The article comes up with a few interesting suggestions as to why there seems to be increased rates of anxiety, including increased use of technology and a general increase in everyday stressors. The article points out that there are very few dependable studies on increased anxiety and the effect of technology on anxiety. Given the information in this article I am of the opinion that rates of actual anxiety disorders are not likely dramatically increasing, but that society is generally placing more stressors upon adolescents that cause normal anxiety, and that these anxieties are not worsened by phones/technology.
I am inclined to agree with the author, given that though the article itself does not include many concrete statistics nor does it go into detail on the studies it references, it links each reference to the original source, which lends the article credibility. Each reference is pulled from credible sources, which makes me confident in pulling information from this article.
With regards to anxiety disorders, I do not believe that increased technology use has a causal relationship with an increase in anxiety. The article mentions a study in which “17 teenagers with online gaming “addiction” had microstructural changes in various brain regions compared with a control group” (Friedman, 2018). However, these microstructural changes could be caused by other factors, and more importantly the sample group for this study is far too small to be able to establish a causal relationship between exposure to technology like video games and increased anxiety disorders. In statistical studies, a study sample should be no less than 30 individuals to be able to do reliable statistical testing on experimental data. Furthermore, the author points out that our brains are not a susceptible to negative influence from technology as is sometimes assumed, asserting that “even when we are young and impressionable, our brains have molecular and structural brakes that control the degree to which they can be rewired by experience” (Friedman, 2018), indicating that the connection between anxiety and technology is exaggerated.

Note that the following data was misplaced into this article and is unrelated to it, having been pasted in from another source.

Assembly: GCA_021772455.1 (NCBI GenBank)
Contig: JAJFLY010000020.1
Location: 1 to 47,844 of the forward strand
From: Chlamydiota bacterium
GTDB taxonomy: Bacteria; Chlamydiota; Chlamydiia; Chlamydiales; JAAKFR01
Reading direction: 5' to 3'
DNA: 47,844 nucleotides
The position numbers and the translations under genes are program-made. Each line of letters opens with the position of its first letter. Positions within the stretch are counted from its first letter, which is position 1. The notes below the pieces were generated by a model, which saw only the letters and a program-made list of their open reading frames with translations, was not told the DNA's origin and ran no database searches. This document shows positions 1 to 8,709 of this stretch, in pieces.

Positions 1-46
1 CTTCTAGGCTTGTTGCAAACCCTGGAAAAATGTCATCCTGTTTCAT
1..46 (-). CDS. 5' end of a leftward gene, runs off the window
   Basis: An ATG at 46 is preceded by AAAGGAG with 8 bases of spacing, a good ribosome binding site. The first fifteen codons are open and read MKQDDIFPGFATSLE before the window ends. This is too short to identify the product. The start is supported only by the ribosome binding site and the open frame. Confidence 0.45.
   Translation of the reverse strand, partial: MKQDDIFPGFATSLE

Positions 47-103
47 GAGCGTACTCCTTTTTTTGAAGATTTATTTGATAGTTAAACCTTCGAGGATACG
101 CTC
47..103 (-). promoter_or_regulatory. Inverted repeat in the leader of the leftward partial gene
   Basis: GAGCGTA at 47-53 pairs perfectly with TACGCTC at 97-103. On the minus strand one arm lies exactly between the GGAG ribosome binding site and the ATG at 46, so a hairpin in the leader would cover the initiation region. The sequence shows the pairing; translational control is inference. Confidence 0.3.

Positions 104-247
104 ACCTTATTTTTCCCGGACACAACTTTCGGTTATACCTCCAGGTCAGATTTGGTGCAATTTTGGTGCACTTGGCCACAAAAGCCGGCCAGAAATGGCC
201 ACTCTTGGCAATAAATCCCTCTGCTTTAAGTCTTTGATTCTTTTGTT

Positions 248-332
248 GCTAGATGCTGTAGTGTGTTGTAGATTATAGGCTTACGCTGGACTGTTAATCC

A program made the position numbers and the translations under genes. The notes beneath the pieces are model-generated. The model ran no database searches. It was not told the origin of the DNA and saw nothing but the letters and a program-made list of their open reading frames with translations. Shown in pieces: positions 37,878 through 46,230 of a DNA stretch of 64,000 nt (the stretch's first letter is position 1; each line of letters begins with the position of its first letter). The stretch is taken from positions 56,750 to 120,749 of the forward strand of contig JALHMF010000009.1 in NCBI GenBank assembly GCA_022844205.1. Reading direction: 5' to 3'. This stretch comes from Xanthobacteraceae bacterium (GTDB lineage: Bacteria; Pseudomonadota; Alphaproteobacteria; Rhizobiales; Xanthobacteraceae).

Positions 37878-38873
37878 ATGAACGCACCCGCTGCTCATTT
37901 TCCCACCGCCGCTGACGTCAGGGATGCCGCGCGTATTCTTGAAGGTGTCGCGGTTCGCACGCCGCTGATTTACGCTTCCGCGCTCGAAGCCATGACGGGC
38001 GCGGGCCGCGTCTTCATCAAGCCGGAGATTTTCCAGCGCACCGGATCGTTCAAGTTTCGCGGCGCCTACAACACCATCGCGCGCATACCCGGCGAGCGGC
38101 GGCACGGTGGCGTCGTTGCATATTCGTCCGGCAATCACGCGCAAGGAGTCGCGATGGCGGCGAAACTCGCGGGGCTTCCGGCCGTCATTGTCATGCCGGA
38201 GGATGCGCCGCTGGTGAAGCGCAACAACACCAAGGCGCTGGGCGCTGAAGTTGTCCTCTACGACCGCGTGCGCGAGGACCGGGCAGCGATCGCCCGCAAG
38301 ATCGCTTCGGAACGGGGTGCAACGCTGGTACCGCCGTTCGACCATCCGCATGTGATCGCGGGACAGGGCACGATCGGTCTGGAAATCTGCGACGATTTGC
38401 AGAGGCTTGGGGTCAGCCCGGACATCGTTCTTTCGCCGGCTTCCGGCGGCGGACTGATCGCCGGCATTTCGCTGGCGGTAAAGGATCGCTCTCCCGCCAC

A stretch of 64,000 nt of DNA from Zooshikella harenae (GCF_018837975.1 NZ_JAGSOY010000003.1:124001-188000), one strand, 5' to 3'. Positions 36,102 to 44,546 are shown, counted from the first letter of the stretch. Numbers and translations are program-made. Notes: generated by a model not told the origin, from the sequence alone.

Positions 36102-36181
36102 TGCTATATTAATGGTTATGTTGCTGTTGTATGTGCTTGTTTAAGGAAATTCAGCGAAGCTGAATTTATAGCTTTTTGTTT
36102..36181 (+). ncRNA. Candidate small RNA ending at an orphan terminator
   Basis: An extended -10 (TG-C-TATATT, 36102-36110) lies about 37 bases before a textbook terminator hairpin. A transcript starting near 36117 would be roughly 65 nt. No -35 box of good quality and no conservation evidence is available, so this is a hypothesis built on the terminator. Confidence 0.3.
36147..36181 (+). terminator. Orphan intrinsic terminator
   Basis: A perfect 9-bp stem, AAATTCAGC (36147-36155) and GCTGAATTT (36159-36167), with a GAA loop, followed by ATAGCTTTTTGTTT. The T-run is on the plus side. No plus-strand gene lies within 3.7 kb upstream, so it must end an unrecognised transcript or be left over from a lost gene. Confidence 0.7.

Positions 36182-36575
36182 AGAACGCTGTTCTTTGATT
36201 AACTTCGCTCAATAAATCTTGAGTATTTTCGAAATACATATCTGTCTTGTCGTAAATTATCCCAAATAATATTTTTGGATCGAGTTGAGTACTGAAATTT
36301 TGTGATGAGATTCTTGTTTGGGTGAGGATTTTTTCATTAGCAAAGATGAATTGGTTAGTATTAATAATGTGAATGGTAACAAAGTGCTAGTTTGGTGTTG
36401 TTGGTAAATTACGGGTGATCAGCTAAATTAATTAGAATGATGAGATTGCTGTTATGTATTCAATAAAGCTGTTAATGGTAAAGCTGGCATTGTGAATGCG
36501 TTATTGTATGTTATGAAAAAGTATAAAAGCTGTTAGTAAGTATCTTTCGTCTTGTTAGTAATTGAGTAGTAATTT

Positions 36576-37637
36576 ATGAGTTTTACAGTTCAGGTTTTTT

I also agree with the author’s assertion that the perceived increase in anxiety disorders “reflects a cultural shift toward pathologizing everyday levels of distress” (Friedman, 2018). As explained in the article, there is little evidence that there is a mass increase in true anxiety disorders. I have often seen individuals worry that they have an anxiety disorder only to discover that their anxiety does not qualify as a diagnosable issue. However, I think that society is placing increased pressure on adolescents, as mentioned in the article with college stress, and that these increased pressures can cause more “normal” anxiety to occur, convincing some that they have a disorder. Although these may not be true anxiety disorders, the anxieties caused by social and academic pressure should be taken seriously and should not be ignored even if it is not a full-on anxiety disorder.
Friedman, R. A. (2018, September 07). The Big Myth About Teenage Anxiety. Retrieved October 26, 2018, from https://www.nytimes.com/2018/09/07/opinion/sunday/teenager-anxiety-phones-social-media.html?action=click&module=Opinion&pgtype=Homepage